Crashed rider finds missing motorcyclist

A rider who slid off the road has coincidentally found the body of Sandgate rider Siemon Mulder who went missing while out for a ride last Monday (19 August 2019).

Siemon, 66, set out for a “joy ride” at 9am on Monday (19 August 2019) on his blue Triumph Sprint ST registration 769DW, heading to Esk. He was due back at noon but never returned.

His son, Paul, says it was a chance crash by a rider that led to the sad discovery this morning at 8.20 near a left-hand bend on the Maleny Stanley River Road at Booroobin.

Sade discovery

“Coincidentally a rider slid off the road at the exact same spot,” Paul says.

“Police told us he was picking his bike up when he noticed dad’s bike down a steep embankment.

“I don’t know who the rider is, but it was very lucky, otherwise we could have been looking for weeks and weeks.

“Volunteers actually walked along that area a few times already and we flew over it in a helicopter the other day.

“If you didn’t know where to look you wouldn’t have seen anything, even if you were right over the top.”

Siemon Mulder
Siemon Mulder

Thanks to volunteers

Paul says the whole family would like to extend their thanks to the South East Queensland motorcycle community for rallying to their aid in the search.

“Mum (Wendy) has been in tears of happiness for all the people who have come to our aid and helped with the search,” he says.

“A big thanks to everyone.”

Colin Francis, whose daughter is scheduled to marry Siemon’s son, Luke, on August 31, says the discovery is “at least is some closure for the family, but it’s not the outcome we had hoped for”.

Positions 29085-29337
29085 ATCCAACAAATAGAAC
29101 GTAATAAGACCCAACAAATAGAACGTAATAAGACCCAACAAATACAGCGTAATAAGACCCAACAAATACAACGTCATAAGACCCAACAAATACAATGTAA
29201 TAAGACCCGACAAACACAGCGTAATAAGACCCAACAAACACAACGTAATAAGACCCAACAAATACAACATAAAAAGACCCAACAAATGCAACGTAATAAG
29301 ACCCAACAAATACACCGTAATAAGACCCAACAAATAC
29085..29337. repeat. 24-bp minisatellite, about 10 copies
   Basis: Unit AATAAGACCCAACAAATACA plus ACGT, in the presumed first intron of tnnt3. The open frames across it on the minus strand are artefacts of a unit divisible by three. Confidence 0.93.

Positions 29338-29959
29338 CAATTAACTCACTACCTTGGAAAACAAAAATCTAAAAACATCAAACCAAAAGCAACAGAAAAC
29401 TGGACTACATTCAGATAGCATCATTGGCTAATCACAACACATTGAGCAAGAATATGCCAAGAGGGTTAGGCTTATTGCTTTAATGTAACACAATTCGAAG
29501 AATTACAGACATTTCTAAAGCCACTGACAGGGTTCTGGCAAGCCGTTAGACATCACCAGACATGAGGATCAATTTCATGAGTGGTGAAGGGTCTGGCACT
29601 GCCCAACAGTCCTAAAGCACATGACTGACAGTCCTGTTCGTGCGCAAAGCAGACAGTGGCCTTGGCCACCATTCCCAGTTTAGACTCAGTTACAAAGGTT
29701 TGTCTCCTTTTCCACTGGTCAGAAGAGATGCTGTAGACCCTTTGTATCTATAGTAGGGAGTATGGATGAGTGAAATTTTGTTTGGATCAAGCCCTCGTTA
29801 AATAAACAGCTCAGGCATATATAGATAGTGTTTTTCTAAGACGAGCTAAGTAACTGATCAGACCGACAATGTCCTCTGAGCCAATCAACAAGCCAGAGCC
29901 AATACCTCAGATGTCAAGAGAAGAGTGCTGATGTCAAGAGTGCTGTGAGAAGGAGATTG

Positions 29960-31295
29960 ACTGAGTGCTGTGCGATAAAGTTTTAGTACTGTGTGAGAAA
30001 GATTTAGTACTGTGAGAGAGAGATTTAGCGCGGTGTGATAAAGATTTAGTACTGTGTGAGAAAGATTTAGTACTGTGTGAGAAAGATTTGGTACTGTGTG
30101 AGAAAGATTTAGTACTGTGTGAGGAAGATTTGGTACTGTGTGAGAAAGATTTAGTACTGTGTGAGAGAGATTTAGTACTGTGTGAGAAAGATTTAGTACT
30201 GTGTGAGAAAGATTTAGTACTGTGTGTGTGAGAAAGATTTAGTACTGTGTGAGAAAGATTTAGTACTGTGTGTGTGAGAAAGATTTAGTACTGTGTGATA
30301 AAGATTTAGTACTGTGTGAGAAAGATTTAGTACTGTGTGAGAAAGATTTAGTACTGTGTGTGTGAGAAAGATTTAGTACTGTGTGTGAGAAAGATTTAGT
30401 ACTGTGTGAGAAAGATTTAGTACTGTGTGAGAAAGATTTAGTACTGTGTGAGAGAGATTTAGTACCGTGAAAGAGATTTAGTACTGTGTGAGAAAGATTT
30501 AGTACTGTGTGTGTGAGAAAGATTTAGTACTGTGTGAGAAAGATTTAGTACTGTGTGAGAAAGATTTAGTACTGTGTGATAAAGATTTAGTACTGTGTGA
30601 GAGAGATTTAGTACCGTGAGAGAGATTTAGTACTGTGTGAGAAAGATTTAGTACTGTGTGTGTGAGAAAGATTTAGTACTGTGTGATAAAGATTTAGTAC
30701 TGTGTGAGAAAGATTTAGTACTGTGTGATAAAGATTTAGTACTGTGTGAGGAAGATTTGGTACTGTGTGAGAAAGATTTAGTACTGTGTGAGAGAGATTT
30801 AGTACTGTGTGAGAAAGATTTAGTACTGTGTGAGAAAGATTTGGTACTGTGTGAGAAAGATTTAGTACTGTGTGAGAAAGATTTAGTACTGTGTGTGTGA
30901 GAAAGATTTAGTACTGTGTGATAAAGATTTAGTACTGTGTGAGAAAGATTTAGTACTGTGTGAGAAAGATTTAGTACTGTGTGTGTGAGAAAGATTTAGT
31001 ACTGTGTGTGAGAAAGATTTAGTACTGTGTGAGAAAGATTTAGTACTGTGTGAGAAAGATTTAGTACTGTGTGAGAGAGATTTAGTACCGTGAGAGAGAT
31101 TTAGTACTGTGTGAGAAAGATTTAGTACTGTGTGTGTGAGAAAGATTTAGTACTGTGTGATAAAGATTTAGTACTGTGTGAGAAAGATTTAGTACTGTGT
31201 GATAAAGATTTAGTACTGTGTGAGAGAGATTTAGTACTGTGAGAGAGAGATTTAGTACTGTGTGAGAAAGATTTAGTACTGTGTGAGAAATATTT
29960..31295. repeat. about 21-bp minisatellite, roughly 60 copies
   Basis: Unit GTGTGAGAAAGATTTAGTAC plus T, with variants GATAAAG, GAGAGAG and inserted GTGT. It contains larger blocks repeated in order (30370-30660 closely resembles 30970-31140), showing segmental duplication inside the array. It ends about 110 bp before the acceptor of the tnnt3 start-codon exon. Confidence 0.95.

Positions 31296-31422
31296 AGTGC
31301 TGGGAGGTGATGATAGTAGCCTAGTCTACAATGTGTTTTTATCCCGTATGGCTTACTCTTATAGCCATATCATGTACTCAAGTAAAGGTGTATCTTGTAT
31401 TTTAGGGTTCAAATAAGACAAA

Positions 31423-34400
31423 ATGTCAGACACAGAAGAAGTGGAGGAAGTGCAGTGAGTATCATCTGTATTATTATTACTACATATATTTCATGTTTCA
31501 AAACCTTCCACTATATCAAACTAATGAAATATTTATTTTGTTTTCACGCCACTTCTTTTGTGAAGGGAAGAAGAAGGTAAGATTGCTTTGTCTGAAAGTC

“We’ve been out on the Esk Rd today and there were hundreds of riders out,” he says.

“These people responded to our call and they have done a magnificent job.

“I even saw a few guys on scooters stopping and peering over the edges of the road.

“The motorcycle community camaraderie is real.”

fears thanks
Paul and Siemon

Paul says he would occasionally ride his Kawasaki Ninja 300 with his father.

“I used to live in Victoria and I once rode up from Victoria and he met me half way,” he said.

“He was an avid rider who loved freedom.

“He was a true gentleman, very kind and a gentle man who was willing to help anyone out.”

The sad incident is a timely lesson for all solo riders to tell others where they are going.

Always take your mobile phone, download locator apps or, if in remote areas with no mobile signal, pack an EPIRB, beacon or GPS tracker.

A report on the incident will be prepared for the coroner.

If you have information for police, contact Policelink on 131 444 or provide information using the online form 24 hours a day.

You can report information about crime anonymously to Crime Stoppers, a registered charity and community volunteer organisation, by calling 1800 333 000 or at

Quote this reference number: QP1901609506


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